Entries in Woman (3)


Baby's Birth Captured by MRI, Creating Time-Lapse Movie

iStockphoto/Thinkstock(BERLIN) -- This is not your average video of a live birth. German researchers have used Magnetic Resonance Imaging to peer inside a woman's body during labor, a medical first that sheds light on the birth process.

The researchers, from Charité University Hospital in Berlin, created the 30-second movie using cinematic MRI, a technique that strings together snapshots from deep inside the body.

"Knowledge about the mechanism of labor is based on assumptions and radiographic studies performed decades ago," the researchers wrote about in their story published in the June issue of the American Journal of Obstetrics & Gynecology.

The video shows the mother's final push and her baby's swift arrival in the world, providing anatomical clues that could help guide doctors during tricky deliveries.

"For the vast majority of women, letting nature take its course is a pretty good way to give birth," said Dr. Marjorie Greenfield, division chief of general obstetrics and gynecology at University Hospitals Case Medical Center in Cleveland. "But it's interesting to find ways to understand it better. And if this helps us learn ways to avoid Cesarean section and have babies come out vaginally, there could be some benefit."

"It's just so generous that she would be willing to support science by sharing something so personal and private," Greenfield said. "I imagine she'd had lots of babies before she knew how she was going to handle it."

Copyright 2012 ABC News Radio


‘Happiest Woman’ Succeeds in Finding Work-Life Balance

Courtesy Mary Claire Orenic(NEW YORK) -- Mary Claire Orenic of California may just be “the happiest woman in America,” according to USA Today.

At 50 years old, Orenic is a senior manager at a global company.  She has a husband she adores and a son on his way to college.  She might put in 45 to 60 hours at her job during the week but unwinds at the beach on the weekend.

According to experts, Orenic exemplifies a high level of well-being for women in the 45- to 55-year-old age group -- the largest demographic in the U.S. today.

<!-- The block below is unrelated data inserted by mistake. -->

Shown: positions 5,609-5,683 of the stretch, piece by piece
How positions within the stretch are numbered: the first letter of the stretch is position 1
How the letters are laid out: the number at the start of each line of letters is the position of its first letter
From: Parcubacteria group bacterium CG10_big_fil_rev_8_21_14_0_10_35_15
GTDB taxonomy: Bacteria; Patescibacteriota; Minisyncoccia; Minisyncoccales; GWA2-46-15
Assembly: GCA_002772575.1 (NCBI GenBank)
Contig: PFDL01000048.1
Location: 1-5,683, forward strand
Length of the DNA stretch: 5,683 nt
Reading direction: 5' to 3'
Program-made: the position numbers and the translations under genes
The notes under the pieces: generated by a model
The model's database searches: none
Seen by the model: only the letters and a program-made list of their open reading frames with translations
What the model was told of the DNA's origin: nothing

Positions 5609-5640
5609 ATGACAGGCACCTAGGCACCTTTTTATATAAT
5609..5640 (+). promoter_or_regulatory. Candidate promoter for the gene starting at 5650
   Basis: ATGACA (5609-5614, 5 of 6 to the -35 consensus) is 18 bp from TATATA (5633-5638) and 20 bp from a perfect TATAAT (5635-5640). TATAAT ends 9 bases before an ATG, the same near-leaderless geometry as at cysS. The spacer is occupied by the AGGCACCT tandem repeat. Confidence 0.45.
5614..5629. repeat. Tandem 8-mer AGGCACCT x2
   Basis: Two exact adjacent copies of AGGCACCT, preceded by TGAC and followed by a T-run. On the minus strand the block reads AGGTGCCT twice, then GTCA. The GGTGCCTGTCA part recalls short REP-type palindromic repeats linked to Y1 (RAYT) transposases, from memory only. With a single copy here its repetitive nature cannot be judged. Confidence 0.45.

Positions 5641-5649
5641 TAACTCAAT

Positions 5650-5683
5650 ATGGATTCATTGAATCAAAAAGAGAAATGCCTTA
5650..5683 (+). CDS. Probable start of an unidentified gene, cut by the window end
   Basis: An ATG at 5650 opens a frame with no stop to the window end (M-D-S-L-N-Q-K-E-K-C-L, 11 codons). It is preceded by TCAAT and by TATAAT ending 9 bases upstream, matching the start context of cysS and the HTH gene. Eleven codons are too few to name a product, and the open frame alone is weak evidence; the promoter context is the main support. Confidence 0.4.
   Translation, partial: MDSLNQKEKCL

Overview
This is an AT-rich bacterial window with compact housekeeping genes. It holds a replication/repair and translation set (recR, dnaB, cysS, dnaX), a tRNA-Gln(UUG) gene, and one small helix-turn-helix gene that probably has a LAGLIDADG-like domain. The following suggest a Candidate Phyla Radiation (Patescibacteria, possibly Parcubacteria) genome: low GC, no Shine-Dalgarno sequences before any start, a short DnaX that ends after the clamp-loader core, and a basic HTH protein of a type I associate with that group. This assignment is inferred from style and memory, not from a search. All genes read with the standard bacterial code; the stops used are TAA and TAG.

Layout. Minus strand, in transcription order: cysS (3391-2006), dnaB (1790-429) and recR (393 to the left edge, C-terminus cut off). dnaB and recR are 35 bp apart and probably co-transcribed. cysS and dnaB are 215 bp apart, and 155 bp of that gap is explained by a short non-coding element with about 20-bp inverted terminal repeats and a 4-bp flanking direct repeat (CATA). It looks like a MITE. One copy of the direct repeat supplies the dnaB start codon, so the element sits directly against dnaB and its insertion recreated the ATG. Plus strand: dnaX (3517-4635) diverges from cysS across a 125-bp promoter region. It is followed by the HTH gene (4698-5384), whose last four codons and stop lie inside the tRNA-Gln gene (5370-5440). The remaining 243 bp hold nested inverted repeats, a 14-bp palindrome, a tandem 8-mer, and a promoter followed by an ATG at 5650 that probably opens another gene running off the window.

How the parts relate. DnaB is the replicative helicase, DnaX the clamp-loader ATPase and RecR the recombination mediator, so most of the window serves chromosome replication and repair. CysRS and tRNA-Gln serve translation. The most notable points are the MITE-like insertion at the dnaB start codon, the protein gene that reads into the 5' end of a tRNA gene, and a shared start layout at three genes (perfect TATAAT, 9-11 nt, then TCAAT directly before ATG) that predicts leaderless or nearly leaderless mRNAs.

Gail Sheehy, a journalist and the author of  the 1970s best-seller Passages, told ABC News that this group was in particular crisis.

“This generation of women at midlife has a lower level of well-being than any other generation,” Sheehy told ABC News.  “It’s always been that [when] women got to their 40s and 50s, they were happier than at any other time in their lives.  This generation is the most stressed and distressed.”

USA Today asked Gallup-Healthways to identify what contributed to well-being in the midlife age group.

In addition to a good marriage, a strong support network of friends and a positive attitude is important.  Gallup-Healthways found that having a career and finding a good work-life balance also helped. For the most part, Orenic has all of this.

Pollsters said that many women at this midlife stage still worked full-time. Orenic said she had no plans to slow down.

“I need that fulfillment,” she said. “I’ve always worked.  I’ve usually worked 40 hours. I think I’ll do that when I retire.”

Gallup-Healthways’ data also found that having a flexible work schedule and a short commute was also important for happiness in  the 45-55 age group.

Copyright 2011 ABC News Radio


Influence Your Child's Palate Before Birth

Creatas Images/Thinkstock(PHILADELPHIA) -- Want to instill in your child a love of vegetables? Start early. Very early.

New research by the Monell Chemical Senses Center finds mothers can influence a baby's palate and food memories before it is born. The study finds that what a woman eats during her pregnancy shapes the baby's food preferences later in life.

In the womb, the baby is surrounded and nourished on the amniotic fluid, which is filled with the flavors of what the mom has eaten.

"Things like vanilla, carrot, garlic, anise, mint -- these are some of the flavors that have been shown to be transmitted to amniotic fluid or mother's milk," Julie Mennella, a researcher at Monell, told National Public Radio.

The babies are feasting on the flavored amniotic fluid, forming memories of these flavors even before birth. These memories result in preferences for these foods or odors for a lifetime.

For example, eating broccoli while pregnant means there's a better chance your baby will like broccoli more than another baby whose mother did not eat broccoli.

Very early exposure to flavors, before and after birth, and reinforcement of those flavors make it more likely that children will accept a wide variety of flavors.

Researchers say this helps explain why kids from countries with more adventurous menus enjoy more diverse foods than a child exposed to American peanut butter and jelly and chicken nuggets.

The lesson: If you want your children to eat a healthy diet or more adventurous diet, you should expose them to all the right, healthy flavors early on. Very early on.

Copyright 2011 ABC News Rado

ABC News Radio